acycle.org

So say you’re at your first “real job” out of college. Say the work is insanely tedious. Say you learn that you can reduce that tedium by learning how to program. Say you discover an insanely helpful book that teaches you some fundamentals of how to think about writing programs and also how to program in Perl. And say you then write a bunch of little scripts both to automate your job and to make it more interesting. And say you then learn about a language called PHP that will allow you to take your newly-acquired script-writing skills to the internet. What do you do?

Well, you start an online literary and arts journal. You design the interface and build the database and write a bunch of little scripts that all work together to allow you to log in to a little admin panel, copy and paste the HTML you wrote by hand into a little text box that saves that HTML to the database you built, and bam: your first dynamic website.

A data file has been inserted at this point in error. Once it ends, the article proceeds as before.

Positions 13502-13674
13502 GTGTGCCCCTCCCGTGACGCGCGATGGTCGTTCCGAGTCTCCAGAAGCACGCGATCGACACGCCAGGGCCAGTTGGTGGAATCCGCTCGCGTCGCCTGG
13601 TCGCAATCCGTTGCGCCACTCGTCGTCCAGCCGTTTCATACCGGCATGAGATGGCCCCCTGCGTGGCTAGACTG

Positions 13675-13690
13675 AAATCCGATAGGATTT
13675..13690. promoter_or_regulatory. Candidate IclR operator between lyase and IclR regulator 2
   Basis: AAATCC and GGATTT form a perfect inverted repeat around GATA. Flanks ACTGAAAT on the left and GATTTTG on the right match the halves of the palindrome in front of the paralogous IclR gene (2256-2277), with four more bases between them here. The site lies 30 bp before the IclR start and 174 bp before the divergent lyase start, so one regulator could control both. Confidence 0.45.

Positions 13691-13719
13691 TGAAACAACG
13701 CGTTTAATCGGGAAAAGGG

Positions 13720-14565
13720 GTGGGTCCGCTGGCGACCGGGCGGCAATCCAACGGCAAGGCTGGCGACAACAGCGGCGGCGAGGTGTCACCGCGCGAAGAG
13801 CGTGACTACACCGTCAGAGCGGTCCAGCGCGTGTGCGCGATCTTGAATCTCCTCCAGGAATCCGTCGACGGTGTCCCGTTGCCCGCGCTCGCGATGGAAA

Then you start writing stories and poems and essays and you start posting something new every day. Then you get an idea on how to build a simple wiki—a section of your journal that could allow readers to anonymously collaborate on posts. Then you recruit some friends to contribute to the journal, to help carry the daily torch while you build that wiki. Then you design a little markup syntax and write a little script much like Markdown that saves you the hassle of wrapping your friends’ text in HTML by hand. Then you get an idea to add contributor columns—blogs for your friends that contribute the most. Then you recruit more friends, and they have ideas for posting things other than stories and poems, so you add features that allow them to post those things. Then you get the idea to make a book. Then you design the book and print it and when you hold that first box of books in your hands you feel insanely proud.

The book's front cover. Page from the book.

Then you travel a little and you get that book on shelves in stores in Long Beach and Austin and New York.

And you make some stickers, too.

There's no shame in being shameless.

And then your site disappears. And you learn a big hard lesson about the importance of making backups because you had none.